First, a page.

On the other hand, it must be noted that poor adherence to therapy and/or low blood levels of immunosuppressant are associated with a higher number of acute rejection episodes[128,129], which has been linked to chronic rejection that may lead to re-transplantation or death[130].

Poor-adherence to therapy has been reported in up to 50% of LT recipients[131], even though there is a substantial heterogeneity in the definition of non-compliance[132], often causing difficult comparisons among study results.

Assessing adherence to therapy is also an issue. Electronic monitoring (e.g. using pill bottles with a special cap that contains microelectronics to register the time and date of every bottle opening) yields detailed and reliable data but it is time- and cost-consuming[133]. There is also debate for its use as a gold standard, since it may not be feasible in clinical practice[134,135]. Trough levels can be affected by a variety of conditions, such as graft function and the concomitant use of other drugs[136]. Self-reporting could be a reliable method[137], but it lacks of objectivity[138].

A study conducted in kidney transplant recipients showed how a composite score using self-reported non-adherence and/or collateral-reported non-adherence and/or non-therapeutic blood assay variability had the highest sensitivity in assessing non-adherence to therapy[139].

Factors associated with poor compliance to therapy are: Young age[140], divorce, history of substance or alcohol use, mental health disorders, missing clinic appointments[131], belief in alternative medications, high regimen complexity, poor knowledge about medications, and cost issues[137].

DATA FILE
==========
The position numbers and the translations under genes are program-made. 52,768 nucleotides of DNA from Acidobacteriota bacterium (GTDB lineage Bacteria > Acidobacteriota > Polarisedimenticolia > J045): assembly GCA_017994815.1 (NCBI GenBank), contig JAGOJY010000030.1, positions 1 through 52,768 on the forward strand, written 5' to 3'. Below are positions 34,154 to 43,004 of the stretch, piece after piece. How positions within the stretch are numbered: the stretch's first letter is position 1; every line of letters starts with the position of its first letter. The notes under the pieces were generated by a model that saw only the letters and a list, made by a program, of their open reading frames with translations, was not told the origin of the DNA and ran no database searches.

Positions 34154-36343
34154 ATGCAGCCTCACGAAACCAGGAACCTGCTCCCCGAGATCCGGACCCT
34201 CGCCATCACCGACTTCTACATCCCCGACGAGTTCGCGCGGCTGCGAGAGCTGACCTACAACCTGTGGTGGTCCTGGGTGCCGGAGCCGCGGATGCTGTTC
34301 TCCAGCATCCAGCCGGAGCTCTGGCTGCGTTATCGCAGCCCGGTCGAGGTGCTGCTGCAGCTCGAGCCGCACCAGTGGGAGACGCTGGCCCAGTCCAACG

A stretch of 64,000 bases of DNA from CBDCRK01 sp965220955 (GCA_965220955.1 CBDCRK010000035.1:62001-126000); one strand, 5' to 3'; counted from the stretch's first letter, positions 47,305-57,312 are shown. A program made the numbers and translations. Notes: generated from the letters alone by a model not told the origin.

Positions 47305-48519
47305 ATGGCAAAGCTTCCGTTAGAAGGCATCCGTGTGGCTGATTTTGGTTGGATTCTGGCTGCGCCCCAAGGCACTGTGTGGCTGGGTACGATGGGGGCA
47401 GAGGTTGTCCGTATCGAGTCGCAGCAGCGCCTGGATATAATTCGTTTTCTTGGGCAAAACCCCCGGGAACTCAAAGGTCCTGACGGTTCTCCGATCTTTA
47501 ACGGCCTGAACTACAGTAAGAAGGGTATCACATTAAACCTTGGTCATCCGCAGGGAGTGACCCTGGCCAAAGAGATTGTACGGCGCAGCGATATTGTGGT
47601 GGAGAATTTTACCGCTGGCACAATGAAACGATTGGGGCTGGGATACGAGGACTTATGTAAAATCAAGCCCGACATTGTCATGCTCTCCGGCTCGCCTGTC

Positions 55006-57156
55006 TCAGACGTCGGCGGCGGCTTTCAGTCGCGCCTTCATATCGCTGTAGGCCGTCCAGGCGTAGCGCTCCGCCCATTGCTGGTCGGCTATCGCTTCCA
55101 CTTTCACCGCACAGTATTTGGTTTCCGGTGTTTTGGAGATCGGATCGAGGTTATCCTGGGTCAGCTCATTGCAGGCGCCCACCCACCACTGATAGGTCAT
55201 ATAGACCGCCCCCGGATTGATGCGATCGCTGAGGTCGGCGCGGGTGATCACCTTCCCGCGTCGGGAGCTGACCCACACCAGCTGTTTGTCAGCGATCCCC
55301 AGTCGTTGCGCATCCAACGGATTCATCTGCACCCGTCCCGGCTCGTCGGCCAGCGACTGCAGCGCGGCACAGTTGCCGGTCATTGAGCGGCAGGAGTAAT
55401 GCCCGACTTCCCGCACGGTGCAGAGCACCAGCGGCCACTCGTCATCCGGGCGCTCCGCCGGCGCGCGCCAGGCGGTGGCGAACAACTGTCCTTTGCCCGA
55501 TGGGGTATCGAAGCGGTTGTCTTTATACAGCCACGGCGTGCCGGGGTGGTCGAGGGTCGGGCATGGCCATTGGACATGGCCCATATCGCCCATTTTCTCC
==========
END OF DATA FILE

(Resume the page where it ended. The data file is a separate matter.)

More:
As showed by a recent meta-analysis of randomized controlled trials conducted on solid organ recipients (mainly kidney)[134], adherence-enhancing interventions can result in significant increases in total adherence, medication dosing, and timing adherence rates, and even if there is insufficient evidence to assess which type of intervention (mobile health, cognitive, or behavioral) may be maximally effective, probably a combination of multiple interventions led by a multidisciplinary team may improve the immunosuppressive therapy adherence rate for solid organ recipients.

In a review by Burra et al[136], the Authors underlined the need to adopt a multidisciplinary approach for LT patient management, where multidisciplinary measures are developed by professional educators, supported by psychologists, and coordinated by physicians.

DISEASE RECURRENCE
ALD

ALD is the main indication for LT in Europe[141] and the United States[142].

There is no standardized definition for relapse thus reported relapse rates vary greatly: from nearly 50% if relapse is intended as alcohol use of any measure[143], to 12% if relapse is intended as harmful alcohol consumption, starting as soon as 1 mo after LT[144]. Interestingly, the study from Faure et al[145] reports excessive alcohol consumption post-LT in about 10% of the patients who were not transplanted for ALD as a primary indication, but who reported excessive alcohol consumption before LT, and about 3% of patients who did not report excessive alcohol consumption before LT. For this reason, a thorough history and ongoing monitoring of alcohol consumption in all patients is of great importance during follow-up of LT patients.

Factors associated with alcohol relapse are psychiatric comorbidities, pre-transplant abstinence of less than 6 mo[146], smoking[147], alcohol consumption from an early age[148], noncompliance with appointments or medication[149], and the lack of social support, in particular the absence of a companion in life[150]. Satapathy et al[151] have proposed a “Harmful Alcohol Relapse after Liver Transplant” score, that included 4 variables (i.e. age at LT, alcohol abstinence measured in months, daily alcohol use, and history of non-alcohol-related criminal history) to help identify ALD patients at high-risk for harmful alcohol relapse, with an Area Under the Curve (AUC) of 0.79 for predicting relapse after LT.